Benefits of using Git

From the point where you have got Git up and running onwards you can just edit your documents and save the changes in git as you go along. Aside from easier collaboration you get a lot of other major benefits essentially for free by doing it this way including:

  • A reliable way to back up your files (via git push to another location)
  • A full history of changes people have made.
  • Ability to check differences between revisions of the file.
  • Find out who wrote what lines by using things such as “git blame”.
  • Find things like the breakdown of how many lines people wrote in files.
  • Ability to integrate scripting tools into your document workflow (for example you could use git hooks to say build your document and place it in a common directory every time someone makes a push)

Note that some of those benefits have nothing at all to do with collaboration, even when I’m working on a project by myself I find Git to be worth using because of the way it provides me backups and a convenient way to look at what changes were made over time.

Here’s an example some of those things from looking at a README markdown file from a project I worked on. Here’s the log of commits changes for a file:

git log README.md

Which give the following:

commit d6a32350c3261c00f761eb3e125d025186e04104
Author: Tim <tim@example.com>
Date:   Thu Oct 4 14:22:35 2012 +1000

    Made a simple addition to the readme about git usage

commit b38dcd7b7f2e03248d85d4fe9f6fbb51d44c816a
Author: Janis <janis@example.com>
Date:   Wed Oct 3 16:24:27 2012 -0400

    Created a TODO file to track feature requests and added some more information to the README

commit 1bff657c061d89545fbce9e2cacf4aa99f9f1f73
Author: Janis <janis@example.com>
Date:   Tue Oct 2 21:23:23 2012 -0400

    added a little text into the readme file

commit 40e58627a20f7cd14c06e3db5865e0d995fbedf4
Author: Bob <bob@example.com>
Date:   Tue Oct 2 18:02:07 2012 -0700

    Initial commit

You can also do things like get a quick breakdown of who wrote which lines:

# count the number of lines attributed to each author
git blame --line-porcelain file_name |
sed -n 's/^author //p' |
sort | uniq -c | sort -rn

For example running that on README.md:

16 Janis
 3 Bob
 2 Tim

This just scratches the surface of the power that writing your documents in a markup language along with version control affords you.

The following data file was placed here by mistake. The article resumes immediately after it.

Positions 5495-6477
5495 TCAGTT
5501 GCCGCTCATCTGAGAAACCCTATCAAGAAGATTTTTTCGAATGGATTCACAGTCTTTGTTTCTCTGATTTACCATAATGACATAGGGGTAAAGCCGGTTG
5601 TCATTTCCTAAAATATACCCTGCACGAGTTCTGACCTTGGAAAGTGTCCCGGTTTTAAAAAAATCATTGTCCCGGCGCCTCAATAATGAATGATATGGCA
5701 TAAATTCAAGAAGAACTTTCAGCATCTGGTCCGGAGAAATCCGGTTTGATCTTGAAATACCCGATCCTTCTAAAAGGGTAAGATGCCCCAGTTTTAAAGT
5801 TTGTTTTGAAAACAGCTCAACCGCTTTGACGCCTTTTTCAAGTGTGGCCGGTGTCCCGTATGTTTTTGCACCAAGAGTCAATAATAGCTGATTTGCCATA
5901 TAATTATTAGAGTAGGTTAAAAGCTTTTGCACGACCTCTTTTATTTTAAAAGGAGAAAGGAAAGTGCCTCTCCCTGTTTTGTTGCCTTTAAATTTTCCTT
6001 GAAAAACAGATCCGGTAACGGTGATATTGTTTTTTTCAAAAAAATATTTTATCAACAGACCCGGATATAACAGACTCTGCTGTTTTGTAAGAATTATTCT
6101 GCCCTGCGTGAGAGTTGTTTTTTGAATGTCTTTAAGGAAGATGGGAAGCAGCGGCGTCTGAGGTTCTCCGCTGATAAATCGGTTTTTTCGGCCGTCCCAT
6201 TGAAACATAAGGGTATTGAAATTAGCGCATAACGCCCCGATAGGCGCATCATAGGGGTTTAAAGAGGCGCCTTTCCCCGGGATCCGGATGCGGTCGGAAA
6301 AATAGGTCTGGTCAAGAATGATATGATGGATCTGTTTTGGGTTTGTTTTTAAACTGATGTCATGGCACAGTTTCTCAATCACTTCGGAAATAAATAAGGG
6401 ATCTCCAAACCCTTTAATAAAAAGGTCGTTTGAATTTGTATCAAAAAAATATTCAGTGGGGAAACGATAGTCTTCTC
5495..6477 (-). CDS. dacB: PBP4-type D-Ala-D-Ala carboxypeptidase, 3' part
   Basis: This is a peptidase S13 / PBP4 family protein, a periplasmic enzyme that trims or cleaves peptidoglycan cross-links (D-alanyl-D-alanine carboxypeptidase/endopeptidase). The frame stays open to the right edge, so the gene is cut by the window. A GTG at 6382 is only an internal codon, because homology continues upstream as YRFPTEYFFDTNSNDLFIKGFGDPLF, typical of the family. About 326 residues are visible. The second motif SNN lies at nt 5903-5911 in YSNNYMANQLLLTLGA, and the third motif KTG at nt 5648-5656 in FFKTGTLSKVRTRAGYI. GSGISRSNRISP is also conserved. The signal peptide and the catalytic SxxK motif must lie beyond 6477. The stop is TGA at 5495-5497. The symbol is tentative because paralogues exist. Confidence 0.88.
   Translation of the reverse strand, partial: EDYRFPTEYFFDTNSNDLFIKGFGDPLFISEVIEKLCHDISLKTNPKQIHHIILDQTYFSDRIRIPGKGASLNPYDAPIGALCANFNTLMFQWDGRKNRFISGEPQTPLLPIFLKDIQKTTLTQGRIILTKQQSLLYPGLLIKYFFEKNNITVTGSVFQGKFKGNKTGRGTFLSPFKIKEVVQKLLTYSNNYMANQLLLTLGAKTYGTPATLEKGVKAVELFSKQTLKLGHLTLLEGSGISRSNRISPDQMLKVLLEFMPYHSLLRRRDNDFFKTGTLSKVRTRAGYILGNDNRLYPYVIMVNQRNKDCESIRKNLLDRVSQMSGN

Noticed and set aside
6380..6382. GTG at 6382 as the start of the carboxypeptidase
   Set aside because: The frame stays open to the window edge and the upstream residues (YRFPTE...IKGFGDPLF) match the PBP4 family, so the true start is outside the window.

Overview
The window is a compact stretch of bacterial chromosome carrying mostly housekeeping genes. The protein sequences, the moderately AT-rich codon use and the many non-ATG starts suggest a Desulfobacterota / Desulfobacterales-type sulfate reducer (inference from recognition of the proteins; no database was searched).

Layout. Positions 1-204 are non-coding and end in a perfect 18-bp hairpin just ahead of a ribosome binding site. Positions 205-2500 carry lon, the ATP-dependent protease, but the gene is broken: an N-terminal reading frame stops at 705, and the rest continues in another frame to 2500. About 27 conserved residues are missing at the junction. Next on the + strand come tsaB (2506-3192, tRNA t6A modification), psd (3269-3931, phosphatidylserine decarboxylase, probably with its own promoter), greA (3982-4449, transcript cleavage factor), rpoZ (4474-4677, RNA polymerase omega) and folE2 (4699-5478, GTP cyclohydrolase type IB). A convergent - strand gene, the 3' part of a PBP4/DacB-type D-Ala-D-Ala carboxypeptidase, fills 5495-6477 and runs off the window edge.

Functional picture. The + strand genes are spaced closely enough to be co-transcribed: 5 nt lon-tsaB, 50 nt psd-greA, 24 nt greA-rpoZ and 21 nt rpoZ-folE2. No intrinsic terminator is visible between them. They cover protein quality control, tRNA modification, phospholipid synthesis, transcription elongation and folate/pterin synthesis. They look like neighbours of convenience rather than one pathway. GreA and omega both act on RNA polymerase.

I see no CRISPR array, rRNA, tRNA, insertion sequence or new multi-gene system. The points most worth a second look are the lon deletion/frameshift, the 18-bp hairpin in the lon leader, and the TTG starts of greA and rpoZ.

Not every file that is generated in the process of making a document should be kept in source control. For example with LaTeX in general I’d make the following .gitignore file types:


Using LaTeX for fast document generation

Many systems have some sort of report generation component. This is often some variation on extracting data from a database (or other sources) then doing some analysis on that data and outputting it in some readable form. Sometimes a requirement is for reports to be available in PDF format. I use a lot of Python for small tasks and many in-house report generation tasks fall into the category where developer time is much more expensive than processor time. Being able to make these reports quickly AND have the eventual typesetting look good is a big win, even if it’s not the most performant code in the world. This is especially the case if the report is a one-off report.

If the reason for creating PDFs is because it will be printed I find using LaTeX to be especially useful because it handles many of the annoying details of typesetting printed materials. There are a ton of little typesetting things that LaTeX does, for example it deals with excessive rivers in the text, I didn’t even realize it did this automatically because I didn’t notice any of these in the documents it generated. So given that LaTeX does a good job of automated typesetting it seemed like a natural candidate to make PDF files. The only tricky thing is automating the generation and compilation of the LaTeX documents from within code, which is the thing the rest of this tutorial covers.

Example problem